=head1 NAME

perlmroapi - Perl method resolution plugin interface


As of Perl 5.10.1 there is a new interface for plugging and using method
resolution orders other than the default (linear depth first search).
The C3 method resolution order added in 5.10.0 has been re-implemented as
a plugin, without changing its Perl-space interface.

Each plugin should register itself by providing
the following structure

    struct mro_alg {
        AV *(*resolve)(pTHX_ HV *stash, U32 level);
        const char *name;
        U16 length;
        U16 kflags;
        U32 hash;

and calling C<Perl_mro_register>:

    Perl_mro_register(aTHX_ &my_mro_alg);

=over 4

=item resolve

Pointer to the linearisation function, described below.

=item name

Name of the MRO, either in ISO-8859-1 or UTF-8.

=item length

Length of the name.

=item kflags

If the name is given in UTF-8, set this to C<HVhek_UTF8>. The value is passed
direct as the parameter I<kflags> to C<hv_common()>.

=item hash

A precomputed hash value for the MRO's name, or 0.


=head1 Callbacks

The C<resolve> function is called to generate a linearised ISA for the
given stash, using this MRO. It is called with a pointer to the stash, and
a I<level> of 0. The core always sets I<level> to 0 when it calls your
function - the parameter is provided to allow your implementation to track
depth if it needs to recurse.

The function should return a reference to an array containing the parent
classes in order. The names of the classes should be the result of calling
C<HvENAME()> on the stash. In those cases where C<HvENAME()> returns null,
C<HvNAME()> should be used instead.

The caller is responsible for incrementing the reference count of the array
returned if it wants to keep the structure. Hence, if you have created a
temporary value that you keep no pointer to, C<sv_2mortal()> to ensure that
it is disposed of correctly. If you have cached your return value, then
return a pointer to it without changing the reference count.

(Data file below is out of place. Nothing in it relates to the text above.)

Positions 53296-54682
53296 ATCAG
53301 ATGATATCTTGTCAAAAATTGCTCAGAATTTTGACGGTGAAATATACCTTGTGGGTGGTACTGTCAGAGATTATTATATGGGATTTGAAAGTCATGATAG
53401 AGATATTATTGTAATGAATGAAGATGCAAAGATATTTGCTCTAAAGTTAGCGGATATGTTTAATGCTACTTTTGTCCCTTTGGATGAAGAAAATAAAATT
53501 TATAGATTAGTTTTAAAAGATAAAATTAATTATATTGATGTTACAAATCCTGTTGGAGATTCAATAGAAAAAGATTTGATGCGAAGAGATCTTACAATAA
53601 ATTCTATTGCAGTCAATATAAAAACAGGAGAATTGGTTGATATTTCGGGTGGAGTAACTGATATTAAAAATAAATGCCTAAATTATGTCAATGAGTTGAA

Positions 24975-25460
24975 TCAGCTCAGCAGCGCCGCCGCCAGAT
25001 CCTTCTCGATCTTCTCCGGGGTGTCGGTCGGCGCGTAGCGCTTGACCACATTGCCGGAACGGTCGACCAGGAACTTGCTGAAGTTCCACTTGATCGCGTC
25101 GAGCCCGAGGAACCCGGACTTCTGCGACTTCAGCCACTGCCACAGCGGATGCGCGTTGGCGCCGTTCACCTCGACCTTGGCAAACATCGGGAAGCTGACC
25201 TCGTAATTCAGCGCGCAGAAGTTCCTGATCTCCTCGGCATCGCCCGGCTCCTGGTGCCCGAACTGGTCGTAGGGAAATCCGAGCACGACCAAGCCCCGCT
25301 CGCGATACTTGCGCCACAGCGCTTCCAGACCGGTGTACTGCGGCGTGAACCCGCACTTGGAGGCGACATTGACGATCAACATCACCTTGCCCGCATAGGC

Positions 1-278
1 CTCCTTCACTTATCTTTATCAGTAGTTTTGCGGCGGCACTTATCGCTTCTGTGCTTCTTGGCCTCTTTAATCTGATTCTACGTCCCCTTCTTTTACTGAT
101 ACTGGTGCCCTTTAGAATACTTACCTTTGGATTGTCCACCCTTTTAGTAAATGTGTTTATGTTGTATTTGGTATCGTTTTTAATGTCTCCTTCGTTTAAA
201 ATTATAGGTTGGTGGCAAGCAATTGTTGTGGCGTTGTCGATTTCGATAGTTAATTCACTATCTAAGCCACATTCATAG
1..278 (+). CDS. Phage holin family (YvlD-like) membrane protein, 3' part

=head1 Caching

Computing MROs can be expensive. The implementation provides a cache, in
which you can store a single C<SV *>, or anything that can be cast to
C<SV *>, such as C<AV *>. To read your private value, use the macro
C<MRO_GET_PRIVATE_DATA()>, passing it the C<mro_meta> structure from the
stash, and a pointer to your C<mro_alg> structure:

    meta = HvMROMETA(stash);
    private_sv = MRO_GET_PRIVATE_DATA(meta, &my_mro_alg);

=for apidoc Amh|struct mro_meta *|HvMROMETA|HV *hv
=for apidoc Amh|SV*|MRO_GET_PRIVATE_DATA|struct mro_meta *const smeta|const struct mro_alg *const which

To set your private value, call C<Perl_mro_set_private_data()>:

    Perl_mro_set_private_data(aTHX_ meta, &c3_alg, private_sv);

=for apidoc mro_set_private_data

The private data cache will take ownership of a reference to private_sv,
much the same way that C<hv_store()> takes ownership of a reference to the
value that you pass it.

=head1 Examples

For examples of MRO implementations, see C<S_mro_get_linear_isa_c3()>
and the C<BOOT:> section of F<ext/mro/mro.xs>, and
C<S_mro_get_linear_isa_dfs()> in F<mro_core.c>

=head1 AUTHORS

The implementation of the C3 MRO and switchable MROs within the perl core was
written by Brandon L Black. Nicholas Clark created the pluggable interface, 
refactored Brandon's implementation to work with it, and wrote this document.